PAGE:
I also remember sitting in the hall at the open day, shortly before Luke embarked on his High School journey, and Mr Gouws saying to all the parents.  “It is time for you to step back.  To let go.  Give us your kids, and we’ll return them to you as young adults”.  It scared me spitless.  I wasn’t giving anyone my kid!  But once school started, I finally understood.  They drew the kids in.  Lured them with endless possibilities.  And my task, was to let Luke embrace it all.  To set him free and let him do as much as possible.  To fully become a part of this wonderful school.  It absorbed him and excited him and he simply lapped it all up.

And to illustrate the brilliance of their beloved Mr Gouws, Luke recalled an instance one Monday morning, when the whole school, was gathered in the hall for their Monday assembly.  Mr Gouws was busy talking, when all of a sudden, he stopped in the middle of a sentence, and said in a calm and clear voice, “John and Peter you may be excused.  You are talking in my assembly and you are not welcome here anymore”.  No, I can’t remember exactly what their names were, but the point is, that the headmaster did.  He looked them straight in the eye when he was talking to them.  Rather than raising his voice or screaming and shouting, ranting and raving, he quite simply and effectively neutralised the situation.  Luke said it scared the bejeebers out of all of them.  You could hear a pin drop.  And Mr Gouws remained silent until “John and Peter” had excused themselves and left the hall.  How truly remarkable.  It left a lasting impression.  I’m guessing there’s not so much talking during assembly anymore.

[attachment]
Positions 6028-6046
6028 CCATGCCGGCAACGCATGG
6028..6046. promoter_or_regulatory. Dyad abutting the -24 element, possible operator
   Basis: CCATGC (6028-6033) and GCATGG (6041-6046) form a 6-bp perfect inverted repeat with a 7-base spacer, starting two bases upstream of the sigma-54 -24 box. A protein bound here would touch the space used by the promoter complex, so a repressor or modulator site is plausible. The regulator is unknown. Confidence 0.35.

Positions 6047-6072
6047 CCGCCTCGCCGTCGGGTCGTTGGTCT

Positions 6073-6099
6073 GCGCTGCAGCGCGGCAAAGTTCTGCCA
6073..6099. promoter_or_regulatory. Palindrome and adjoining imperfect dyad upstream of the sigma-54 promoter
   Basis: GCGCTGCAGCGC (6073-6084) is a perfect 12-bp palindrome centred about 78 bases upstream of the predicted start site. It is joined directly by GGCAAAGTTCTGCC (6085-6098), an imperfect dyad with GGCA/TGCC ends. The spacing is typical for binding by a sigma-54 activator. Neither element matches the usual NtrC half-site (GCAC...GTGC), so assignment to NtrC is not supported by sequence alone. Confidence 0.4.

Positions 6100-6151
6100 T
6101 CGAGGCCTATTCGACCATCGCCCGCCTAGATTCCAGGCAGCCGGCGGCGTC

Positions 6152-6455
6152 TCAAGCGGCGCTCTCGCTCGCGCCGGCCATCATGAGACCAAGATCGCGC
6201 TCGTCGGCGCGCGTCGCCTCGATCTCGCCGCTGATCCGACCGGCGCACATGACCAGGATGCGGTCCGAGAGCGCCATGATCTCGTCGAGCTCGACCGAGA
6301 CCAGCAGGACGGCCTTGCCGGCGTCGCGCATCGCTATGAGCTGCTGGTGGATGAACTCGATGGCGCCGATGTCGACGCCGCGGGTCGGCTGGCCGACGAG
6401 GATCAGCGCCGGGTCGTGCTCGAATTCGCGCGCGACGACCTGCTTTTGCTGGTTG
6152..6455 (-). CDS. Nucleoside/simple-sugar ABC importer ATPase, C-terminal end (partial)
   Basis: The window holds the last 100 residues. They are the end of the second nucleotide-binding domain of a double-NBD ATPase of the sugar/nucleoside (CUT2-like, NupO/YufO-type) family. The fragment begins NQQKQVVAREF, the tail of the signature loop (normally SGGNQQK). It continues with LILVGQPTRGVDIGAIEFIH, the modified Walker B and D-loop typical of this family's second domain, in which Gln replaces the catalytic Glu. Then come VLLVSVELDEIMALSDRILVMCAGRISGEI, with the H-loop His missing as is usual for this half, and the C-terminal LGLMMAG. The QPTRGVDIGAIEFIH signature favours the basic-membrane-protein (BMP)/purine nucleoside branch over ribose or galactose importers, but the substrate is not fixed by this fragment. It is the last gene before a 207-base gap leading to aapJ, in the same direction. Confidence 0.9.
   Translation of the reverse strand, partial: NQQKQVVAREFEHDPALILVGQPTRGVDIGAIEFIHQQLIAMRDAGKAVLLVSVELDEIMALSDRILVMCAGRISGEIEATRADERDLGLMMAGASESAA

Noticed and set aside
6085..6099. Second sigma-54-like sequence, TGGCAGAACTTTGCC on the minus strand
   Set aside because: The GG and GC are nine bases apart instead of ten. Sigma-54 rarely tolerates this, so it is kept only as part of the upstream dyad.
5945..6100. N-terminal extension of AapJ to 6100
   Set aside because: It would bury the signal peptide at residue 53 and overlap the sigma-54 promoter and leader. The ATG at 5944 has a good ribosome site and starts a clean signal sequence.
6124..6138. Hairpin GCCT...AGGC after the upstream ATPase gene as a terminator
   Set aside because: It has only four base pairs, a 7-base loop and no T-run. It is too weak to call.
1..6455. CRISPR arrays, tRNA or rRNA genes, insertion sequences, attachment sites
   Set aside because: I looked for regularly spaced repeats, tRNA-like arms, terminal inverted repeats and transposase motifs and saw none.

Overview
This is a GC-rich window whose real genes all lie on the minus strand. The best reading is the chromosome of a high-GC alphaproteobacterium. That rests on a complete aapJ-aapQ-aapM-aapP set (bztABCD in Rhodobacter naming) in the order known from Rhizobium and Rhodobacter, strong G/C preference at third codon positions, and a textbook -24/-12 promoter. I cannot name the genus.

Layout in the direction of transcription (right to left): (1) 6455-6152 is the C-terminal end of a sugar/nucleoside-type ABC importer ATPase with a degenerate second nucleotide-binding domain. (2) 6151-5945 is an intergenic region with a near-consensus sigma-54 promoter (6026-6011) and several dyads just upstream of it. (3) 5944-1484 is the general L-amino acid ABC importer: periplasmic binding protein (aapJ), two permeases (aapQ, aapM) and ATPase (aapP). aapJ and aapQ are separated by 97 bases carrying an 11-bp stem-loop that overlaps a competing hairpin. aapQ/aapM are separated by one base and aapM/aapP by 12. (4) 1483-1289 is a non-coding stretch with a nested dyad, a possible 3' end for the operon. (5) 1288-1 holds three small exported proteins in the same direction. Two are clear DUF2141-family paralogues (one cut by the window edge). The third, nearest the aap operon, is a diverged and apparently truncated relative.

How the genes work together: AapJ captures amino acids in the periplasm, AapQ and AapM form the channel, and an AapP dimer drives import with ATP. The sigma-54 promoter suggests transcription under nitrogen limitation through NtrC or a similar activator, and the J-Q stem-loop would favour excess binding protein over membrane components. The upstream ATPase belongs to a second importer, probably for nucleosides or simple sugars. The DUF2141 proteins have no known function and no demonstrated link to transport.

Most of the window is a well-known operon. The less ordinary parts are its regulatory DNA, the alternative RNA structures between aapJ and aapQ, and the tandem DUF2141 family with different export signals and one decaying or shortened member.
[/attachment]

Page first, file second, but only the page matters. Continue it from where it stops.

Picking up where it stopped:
Furthermore, I am amazed at the very high standard that is set for these kids.  Standards they seem to attain.  The kids are passionate about their school.  And never is this more evident than at occasions like their inter schools.  It is as if they all get infected with a fever.  An illness if you like.  In fact, the school has acknowledged this and calls it being “PV Positive”.  And I simply love it.  The whole school gets together every single morning, practicing their sing-songs and war cries.  The cream of the crop is chosen as cheerleaders.  They decide on a theme, costumes are made and then magic simply follows.  They also do a blazer formation, which gives me goose bumps, it is so exciting.  It is thrilling to watch and quite captivating and even as a parent, I get swept up in it all.  Athletes are revered by all and put on a pedestal up high.  Their every achievement celebrated.  I include a youtube clip from their blazer formation last year.  Luke is in there somewhere.  It’s quite a long clip, and though the beginning is quite slow, once the cheerleaders have done their procession, it really gets going.  And at about 3 minutes and 50 seconds or so, Mr Gouws is even spotted – always identified by his little round specs.  http://www.youtube.com/watch?v=ZtQHOK4zCK8&feature=player_detailpage